NBA

Chisholm: Despite early losses, Raps must stick to their guns

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Tim Chisholm
11/10/2009 5:56:11 PM
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Sorry Raptors fans, but this is what you (inadvertently) signed up for.
 
Importing nine new players into a brand-new system – especially on defence for players unaccustomed to playing defence – is going to take time. No one wants to hear it and no one wants to live with the ramifications, but them's the breaks.

The Raptors just completed a three-game road trip with no time to practice in any meaningful way and so the slippage in the schemes should have almost been expected as the trip wore on. Does that excuse the lack of effort on display at times or the inability to secure rebounds? Not entirely, but everything is symptomatic of everything else; if you're out of position because of a botched rotation then you are not as locked-in to the action as you'd like to be and you might miss a box-out or an open man. In some of those instances that means one has to dig down deeper and stay focused on the game, but sometimes it's just someone else's mistake and you can't see that you have to fix it in time. It makes for some truly ugly basketball, but that's how the next few weeks are going to look too, so y'all had better get used to it.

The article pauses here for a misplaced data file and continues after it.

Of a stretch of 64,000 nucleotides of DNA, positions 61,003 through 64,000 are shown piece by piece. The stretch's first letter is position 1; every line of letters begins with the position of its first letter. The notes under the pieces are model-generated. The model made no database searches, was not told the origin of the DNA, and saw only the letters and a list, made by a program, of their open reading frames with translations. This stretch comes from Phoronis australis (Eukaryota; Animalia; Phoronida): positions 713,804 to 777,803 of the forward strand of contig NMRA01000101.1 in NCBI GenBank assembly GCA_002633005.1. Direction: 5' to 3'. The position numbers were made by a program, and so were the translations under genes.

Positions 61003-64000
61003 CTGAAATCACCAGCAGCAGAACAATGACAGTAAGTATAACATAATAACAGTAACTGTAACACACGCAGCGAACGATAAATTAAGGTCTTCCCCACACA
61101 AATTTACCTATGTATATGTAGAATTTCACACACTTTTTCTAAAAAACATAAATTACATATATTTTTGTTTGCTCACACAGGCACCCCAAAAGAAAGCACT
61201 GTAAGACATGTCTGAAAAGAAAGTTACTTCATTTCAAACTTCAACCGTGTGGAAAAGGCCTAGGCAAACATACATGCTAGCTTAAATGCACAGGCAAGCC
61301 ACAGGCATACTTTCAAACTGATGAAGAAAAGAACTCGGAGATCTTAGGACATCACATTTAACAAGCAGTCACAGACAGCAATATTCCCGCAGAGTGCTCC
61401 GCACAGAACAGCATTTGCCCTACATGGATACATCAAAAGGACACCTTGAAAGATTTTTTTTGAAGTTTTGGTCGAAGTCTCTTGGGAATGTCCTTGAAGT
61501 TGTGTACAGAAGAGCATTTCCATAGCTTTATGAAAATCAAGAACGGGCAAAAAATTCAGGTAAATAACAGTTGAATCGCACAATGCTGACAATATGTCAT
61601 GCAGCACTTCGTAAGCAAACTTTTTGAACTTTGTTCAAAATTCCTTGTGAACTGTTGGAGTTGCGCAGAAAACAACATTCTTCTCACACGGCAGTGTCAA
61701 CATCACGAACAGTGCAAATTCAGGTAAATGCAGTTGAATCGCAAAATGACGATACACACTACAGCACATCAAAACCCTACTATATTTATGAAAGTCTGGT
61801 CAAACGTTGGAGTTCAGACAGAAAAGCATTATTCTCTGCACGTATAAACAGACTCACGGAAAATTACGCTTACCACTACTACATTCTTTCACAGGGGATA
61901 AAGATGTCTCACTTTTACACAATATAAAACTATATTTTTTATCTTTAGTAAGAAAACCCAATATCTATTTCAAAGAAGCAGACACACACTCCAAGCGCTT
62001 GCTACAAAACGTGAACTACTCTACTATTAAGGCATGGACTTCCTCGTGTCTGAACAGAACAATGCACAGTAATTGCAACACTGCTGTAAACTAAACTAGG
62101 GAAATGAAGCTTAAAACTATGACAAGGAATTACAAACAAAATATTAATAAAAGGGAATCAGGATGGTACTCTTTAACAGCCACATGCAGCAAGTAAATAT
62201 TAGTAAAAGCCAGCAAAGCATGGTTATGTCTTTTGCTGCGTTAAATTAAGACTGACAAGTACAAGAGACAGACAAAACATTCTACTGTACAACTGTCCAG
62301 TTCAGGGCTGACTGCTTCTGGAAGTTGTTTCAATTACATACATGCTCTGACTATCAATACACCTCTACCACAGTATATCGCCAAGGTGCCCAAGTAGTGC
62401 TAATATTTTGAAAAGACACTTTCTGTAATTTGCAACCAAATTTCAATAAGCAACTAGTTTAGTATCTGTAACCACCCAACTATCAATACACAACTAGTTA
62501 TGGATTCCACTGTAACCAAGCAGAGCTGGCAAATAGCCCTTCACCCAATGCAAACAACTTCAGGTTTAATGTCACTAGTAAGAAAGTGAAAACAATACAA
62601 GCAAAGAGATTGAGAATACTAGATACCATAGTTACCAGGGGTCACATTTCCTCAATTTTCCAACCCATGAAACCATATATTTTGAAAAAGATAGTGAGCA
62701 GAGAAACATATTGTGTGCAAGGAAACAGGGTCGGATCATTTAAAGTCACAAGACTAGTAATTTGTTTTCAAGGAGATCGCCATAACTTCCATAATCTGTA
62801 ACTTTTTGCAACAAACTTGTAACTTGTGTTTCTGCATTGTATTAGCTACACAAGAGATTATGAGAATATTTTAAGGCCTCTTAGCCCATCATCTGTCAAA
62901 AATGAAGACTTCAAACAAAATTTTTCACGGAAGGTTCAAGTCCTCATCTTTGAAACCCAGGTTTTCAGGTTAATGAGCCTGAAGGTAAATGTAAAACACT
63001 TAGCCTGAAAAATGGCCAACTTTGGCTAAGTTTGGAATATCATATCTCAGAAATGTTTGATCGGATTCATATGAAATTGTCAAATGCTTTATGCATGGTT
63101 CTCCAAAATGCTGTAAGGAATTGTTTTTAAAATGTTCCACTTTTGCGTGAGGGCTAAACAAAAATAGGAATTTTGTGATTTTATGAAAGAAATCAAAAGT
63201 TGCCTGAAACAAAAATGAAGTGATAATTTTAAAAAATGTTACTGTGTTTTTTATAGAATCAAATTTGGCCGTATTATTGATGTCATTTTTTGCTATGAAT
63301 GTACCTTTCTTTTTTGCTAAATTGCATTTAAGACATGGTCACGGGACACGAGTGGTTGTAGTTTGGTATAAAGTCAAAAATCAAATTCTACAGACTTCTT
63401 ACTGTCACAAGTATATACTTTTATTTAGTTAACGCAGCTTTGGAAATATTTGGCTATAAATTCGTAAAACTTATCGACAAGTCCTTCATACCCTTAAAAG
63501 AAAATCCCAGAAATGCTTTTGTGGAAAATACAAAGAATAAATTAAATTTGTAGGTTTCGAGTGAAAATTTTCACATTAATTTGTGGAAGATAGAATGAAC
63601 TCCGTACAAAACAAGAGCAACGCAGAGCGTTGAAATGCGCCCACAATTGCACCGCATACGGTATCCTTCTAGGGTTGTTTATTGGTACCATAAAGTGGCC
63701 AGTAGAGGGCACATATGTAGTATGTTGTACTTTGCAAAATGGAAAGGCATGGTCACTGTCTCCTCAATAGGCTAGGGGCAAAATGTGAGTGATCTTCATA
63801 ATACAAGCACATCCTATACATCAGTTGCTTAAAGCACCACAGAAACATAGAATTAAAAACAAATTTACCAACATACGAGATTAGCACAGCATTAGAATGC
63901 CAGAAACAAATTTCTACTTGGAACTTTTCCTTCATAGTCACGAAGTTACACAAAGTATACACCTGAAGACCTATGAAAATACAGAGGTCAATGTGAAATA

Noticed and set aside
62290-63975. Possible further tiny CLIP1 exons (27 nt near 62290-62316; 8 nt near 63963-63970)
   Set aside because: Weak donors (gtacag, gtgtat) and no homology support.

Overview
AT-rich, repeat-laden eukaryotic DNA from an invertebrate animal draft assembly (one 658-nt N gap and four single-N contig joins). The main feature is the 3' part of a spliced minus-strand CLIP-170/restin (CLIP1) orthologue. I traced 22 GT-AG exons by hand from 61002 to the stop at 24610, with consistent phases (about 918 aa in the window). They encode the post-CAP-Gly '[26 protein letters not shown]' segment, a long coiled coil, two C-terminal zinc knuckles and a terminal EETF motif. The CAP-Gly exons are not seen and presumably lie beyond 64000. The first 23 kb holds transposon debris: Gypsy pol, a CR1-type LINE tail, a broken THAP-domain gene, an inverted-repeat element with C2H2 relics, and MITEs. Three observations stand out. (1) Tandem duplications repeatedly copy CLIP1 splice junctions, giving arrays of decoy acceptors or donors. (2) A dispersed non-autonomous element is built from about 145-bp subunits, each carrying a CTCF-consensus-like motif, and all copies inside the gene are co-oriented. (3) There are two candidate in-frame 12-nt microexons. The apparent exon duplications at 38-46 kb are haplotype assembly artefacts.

At this point, there is no team that the Toronto Raptors "should" beat. While a San Antonio club missing two All-Stars may look like a squad ripe for the picking, the Raptors are not cohesive enough yet to simply stroll up and grab the fruit. Some nights they are going to be totally locked in and some nights they are going to be totally out of sorts. One can liken it to playing an instrument or learning a new language; one day you may think that you've finally pushed past a certain wall only to run into it again the next time you sit down to play or speak.

This is little solace to paying fans that are in the market for some consistent and competitive basketball, but if this team is going to reach that threshold then they need the time to make (and iron out) all of the mistakes involved in building something new from (almost) scratch.
 
However, there is one interesting quirk that has begun to crop up that is worth some extra attention, and that is the three-headed shooting guard position. As nice as it is to be able to get rookie DeMar DeRozan meaningful minutes with his best teammates, one has to wonder what he is actually learning being totally ignored while out on the court. He is one of the few Raptors who has committed to running the floor in transition, he makes hard backdoor cuts, he is athletic enough to get himself to the free throw line and yet he NEVER sees the ball. While the Raptors have a lot of hands to feed in that starting five, no unit is as effective with four offensive options as it is with five. Young players like DeRozan tend to perk up when they are afforded some role in the scoring, and his athleticism and quickness on defence have shown an uptick in those scenarios. Perhaps this is simply stage one of a larger, full-season plan, but the early returns on any plan are hard to decipher at this stage.